He presented some findings on experiences from using model-based development in industry from the EA-MDE project. I talked to him afterwards and there apparently had only been one automotive company in the study, and I personally think that the conclusions might have been different if they were more data from them. If you are working model-based in your company and want to participate in the study you can do so by answering the questionare on the project web site.
One benefit of model-based development which I expected to see in the study was that it allows domain experts to actually do implementation, for example can chassis control experts actually do code for use in ECUs.
Note: You can substitue model-based development with several other acronyms and Jon's study is still relevant; MDD, MBSE, MDA, ...
I find this study to be similar to what Sascha Kirstan is working on in the automotive industry. I participated in Sascha's study this spring and just got a report with preliminary results, which I haven't had the time to read yet. I sure hope these two researcher will look at each others result and see if they can corroborate their findings or if they are contradictions.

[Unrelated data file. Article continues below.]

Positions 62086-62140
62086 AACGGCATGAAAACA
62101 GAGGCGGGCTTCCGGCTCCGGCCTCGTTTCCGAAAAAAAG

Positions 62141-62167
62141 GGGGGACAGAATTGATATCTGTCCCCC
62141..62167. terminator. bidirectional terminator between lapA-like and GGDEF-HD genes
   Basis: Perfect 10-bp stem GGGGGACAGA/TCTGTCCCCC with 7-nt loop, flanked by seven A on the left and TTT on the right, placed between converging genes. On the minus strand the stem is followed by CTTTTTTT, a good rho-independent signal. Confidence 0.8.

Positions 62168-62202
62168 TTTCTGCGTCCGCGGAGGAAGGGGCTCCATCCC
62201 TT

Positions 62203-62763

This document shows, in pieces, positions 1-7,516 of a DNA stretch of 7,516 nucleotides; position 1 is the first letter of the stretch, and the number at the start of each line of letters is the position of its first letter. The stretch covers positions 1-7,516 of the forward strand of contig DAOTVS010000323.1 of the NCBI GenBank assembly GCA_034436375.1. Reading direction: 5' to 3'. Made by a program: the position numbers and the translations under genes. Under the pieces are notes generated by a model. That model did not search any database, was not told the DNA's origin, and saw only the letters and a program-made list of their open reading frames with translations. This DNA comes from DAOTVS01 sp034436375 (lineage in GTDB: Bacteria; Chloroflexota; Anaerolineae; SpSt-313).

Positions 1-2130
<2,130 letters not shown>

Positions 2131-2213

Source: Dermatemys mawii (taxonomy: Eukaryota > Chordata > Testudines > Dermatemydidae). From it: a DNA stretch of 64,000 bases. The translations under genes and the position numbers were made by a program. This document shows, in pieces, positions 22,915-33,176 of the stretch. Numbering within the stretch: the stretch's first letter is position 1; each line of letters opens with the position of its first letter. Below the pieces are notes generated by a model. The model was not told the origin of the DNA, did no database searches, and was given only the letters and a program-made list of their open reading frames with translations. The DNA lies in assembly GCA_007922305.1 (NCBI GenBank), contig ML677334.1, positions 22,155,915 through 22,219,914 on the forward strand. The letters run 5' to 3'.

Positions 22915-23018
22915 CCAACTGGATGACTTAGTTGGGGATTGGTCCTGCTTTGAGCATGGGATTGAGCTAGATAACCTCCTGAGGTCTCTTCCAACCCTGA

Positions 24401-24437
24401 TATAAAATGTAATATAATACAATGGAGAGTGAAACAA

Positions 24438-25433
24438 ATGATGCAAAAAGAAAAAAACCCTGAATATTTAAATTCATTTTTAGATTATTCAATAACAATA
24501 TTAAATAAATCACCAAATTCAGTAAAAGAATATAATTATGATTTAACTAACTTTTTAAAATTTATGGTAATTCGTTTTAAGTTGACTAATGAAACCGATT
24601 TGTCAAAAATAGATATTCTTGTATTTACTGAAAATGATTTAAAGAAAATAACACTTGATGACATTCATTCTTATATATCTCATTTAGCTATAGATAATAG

Jon concluded his talk with the top ten tips for companies wanting to adopt model-based development and here they are (but to truly utilise them you must know a lot more about the context where they were found):
- Keep the domains (modelled, I assume) tight and narrow.
- Target well known domains.
- Put MDD on the critical path (he means that pilot projects never get sufficient attention and resources).
- MDD works best form the ground up.
- Be careful of gains that are offset elsewhere.
- Don't obsess about code generation.
- Not everyone can think abstractly.
- Most projects fail at scale-up
- Match tools and processes to the way people think, not the other way around
- Ok, there was only 9...